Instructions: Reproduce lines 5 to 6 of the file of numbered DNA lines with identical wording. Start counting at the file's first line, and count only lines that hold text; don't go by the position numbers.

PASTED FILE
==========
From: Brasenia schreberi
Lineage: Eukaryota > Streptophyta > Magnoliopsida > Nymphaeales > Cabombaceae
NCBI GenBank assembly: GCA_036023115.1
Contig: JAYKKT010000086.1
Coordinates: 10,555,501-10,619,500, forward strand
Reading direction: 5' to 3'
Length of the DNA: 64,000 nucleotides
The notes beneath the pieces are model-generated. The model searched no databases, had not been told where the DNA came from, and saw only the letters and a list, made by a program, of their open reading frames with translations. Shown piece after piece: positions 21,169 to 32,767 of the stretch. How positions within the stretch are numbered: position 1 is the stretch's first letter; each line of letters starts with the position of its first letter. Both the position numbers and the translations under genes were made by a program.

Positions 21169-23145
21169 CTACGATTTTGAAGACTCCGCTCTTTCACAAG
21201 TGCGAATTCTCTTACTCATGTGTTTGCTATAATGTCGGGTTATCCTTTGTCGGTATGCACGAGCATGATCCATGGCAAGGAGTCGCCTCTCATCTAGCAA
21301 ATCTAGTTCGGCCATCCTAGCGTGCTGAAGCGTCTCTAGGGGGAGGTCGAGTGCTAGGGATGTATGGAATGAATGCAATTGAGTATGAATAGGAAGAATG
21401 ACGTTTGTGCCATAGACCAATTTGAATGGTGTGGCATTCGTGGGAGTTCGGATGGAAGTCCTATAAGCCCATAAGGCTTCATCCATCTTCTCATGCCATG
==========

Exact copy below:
Coordinates: 10,555,501-10,619,500, forward strand
Reading direction: 5' to 3'